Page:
Designing around the debate: the genderless bathroom

Designing around the debate: the genderless bathroom

“Creating an equitable city implies that each citizen sees his needs metsays architect Wanda Dalla Costa at a time when cities were perceiving change. Architects and the public have begun to recognize the gender-focused design public spaces. Around the world, urban areas have been a site of discrimination and danger for the LGBTQ+ community. Sex is demonstrated in public areas that promote visibility and interaction between people. An arduous challenge faces architects and urban planners to design just environments and equitable spaces.

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One of these partial public spaces, which seems more private, are the shared toilets. When it comes to gender inclusion, toilets have met with resistance and heated debate. For transgender people, the decision between using the men’s or women’s bathroom can be difficult and even harmful. Nearly 70% of transgender people, especially trans women, have experienced harassment in gender-segregated toilets while nearly 10% reported physical assaults. Activists have proposed the idea of ​​’gender-neutral’ toilets to prevent such atrocities, and prototypes have been mushrooming across countries such as the United States, Canada, China, India, Nepal, Thailand, Brazil and Japan.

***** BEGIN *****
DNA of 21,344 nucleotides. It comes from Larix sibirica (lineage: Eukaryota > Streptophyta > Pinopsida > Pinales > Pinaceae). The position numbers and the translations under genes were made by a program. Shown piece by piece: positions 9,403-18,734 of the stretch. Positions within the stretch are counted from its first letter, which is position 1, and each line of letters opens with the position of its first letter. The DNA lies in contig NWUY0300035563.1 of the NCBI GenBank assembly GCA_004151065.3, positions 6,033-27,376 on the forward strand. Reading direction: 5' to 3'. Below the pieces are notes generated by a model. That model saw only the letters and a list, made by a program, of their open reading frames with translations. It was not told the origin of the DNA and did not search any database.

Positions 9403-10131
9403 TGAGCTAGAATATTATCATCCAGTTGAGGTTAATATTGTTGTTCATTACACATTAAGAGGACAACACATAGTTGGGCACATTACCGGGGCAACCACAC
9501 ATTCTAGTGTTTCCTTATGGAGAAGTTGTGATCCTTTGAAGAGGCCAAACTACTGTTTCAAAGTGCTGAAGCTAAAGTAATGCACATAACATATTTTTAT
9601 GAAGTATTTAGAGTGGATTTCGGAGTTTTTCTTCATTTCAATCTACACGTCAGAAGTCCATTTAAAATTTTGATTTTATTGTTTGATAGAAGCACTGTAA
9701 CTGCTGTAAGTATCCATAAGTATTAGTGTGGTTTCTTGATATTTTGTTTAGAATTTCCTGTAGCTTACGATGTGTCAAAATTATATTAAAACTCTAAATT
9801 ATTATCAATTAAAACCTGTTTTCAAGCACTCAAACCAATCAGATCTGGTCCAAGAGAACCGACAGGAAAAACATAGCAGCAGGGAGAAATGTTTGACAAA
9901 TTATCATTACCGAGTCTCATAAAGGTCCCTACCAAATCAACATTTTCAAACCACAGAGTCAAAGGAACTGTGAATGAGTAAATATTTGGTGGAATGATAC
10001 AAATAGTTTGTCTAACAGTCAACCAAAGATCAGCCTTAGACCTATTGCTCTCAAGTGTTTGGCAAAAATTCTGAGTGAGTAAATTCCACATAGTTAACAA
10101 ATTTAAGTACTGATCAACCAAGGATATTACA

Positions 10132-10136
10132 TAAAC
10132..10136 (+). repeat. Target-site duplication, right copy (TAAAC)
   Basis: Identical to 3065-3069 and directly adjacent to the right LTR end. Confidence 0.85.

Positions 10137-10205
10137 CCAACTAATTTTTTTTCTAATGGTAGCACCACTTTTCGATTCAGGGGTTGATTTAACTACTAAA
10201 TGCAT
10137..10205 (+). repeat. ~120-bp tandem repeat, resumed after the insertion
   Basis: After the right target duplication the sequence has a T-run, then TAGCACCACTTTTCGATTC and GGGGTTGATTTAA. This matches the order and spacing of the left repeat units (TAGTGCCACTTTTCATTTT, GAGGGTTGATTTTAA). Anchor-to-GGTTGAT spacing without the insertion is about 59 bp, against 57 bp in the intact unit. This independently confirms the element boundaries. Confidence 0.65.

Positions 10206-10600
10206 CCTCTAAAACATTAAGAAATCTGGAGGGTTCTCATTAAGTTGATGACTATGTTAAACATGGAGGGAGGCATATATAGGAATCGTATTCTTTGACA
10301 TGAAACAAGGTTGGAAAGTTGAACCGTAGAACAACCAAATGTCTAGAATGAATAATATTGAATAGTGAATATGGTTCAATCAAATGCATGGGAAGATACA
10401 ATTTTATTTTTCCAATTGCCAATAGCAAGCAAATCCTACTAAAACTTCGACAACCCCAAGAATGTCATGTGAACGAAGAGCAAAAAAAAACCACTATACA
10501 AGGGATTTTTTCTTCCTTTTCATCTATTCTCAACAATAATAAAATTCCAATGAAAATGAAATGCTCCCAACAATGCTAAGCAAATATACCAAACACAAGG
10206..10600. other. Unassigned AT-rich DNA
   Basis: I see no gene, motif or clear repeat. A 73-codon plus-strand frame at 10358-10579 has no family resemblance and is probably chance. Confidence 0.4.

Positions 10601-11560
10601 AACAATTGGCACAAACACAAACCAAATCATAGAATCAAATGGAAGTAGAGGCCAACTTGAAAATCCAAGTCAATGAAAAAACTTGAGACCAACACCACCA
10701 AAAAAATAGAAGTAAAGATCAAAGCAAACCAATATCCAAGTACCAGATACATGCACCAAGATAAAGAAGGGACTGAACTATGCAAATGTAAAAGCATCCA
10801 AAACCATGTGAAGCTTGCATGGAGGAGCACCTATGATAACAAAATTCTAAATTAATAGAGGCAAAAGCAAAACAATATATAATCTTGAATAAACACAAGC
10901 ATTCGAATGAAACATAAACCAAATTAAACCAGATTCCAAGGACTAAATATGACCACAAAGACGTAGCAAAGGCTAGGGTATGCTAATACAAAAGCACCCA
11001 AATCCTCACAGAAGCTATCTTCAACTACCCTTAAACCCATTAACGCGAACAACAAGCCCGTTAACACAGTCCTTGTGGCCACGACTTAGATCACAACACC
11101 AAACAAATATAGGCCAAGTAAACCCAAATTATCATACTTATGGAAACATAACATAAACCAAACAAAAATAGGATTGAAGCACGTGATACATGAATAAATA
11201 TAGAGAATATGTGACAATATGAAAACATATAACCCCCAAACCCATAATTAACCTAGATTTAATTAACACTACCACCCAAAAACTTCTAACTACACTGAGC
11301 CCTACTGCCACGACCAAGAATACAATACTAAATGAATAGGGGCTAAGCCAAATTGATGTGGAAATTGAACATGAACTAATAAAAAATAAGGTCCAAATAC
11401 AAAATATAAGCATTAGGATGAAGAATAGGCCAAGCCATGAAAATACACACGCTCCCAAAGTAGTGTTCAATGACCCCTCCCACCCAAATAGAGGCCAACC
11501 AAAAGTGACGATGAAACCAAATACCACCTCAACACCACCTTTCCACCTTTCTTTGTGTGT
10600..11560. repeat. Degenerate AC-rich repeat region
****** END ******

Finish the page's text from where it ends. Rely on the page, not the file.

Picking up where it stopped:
The gender-neutral modern bathroom is simply an accessible public restroom designed for use by any gender group. It can take the form of single-use toilets, similar to those in private residences, or a common multi-use bathroom. Single-use toilets are simple in design – a sink and toilet enclosed in a private room. This typology preserves user privacy and has worked well in shared environments. Multi-user public toilets, on the other hand, have required design changes to better address public concerns.


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Students in a gender-neutral bathroom. Image courtesy of Gender Spectrum Collection

Hesitation is a significant barrier to widespread acceptance of gender-neutral toilets. Historically, gender-separated bathrooms have been the norm. Changing views on gender norms have fueled the shift to unisex facilities, consequently revealing some people’s unease with the idea. The apprehensions surrounding the concept stem from a perceived threat security and privacy, especially when it comes to unaccompanied children.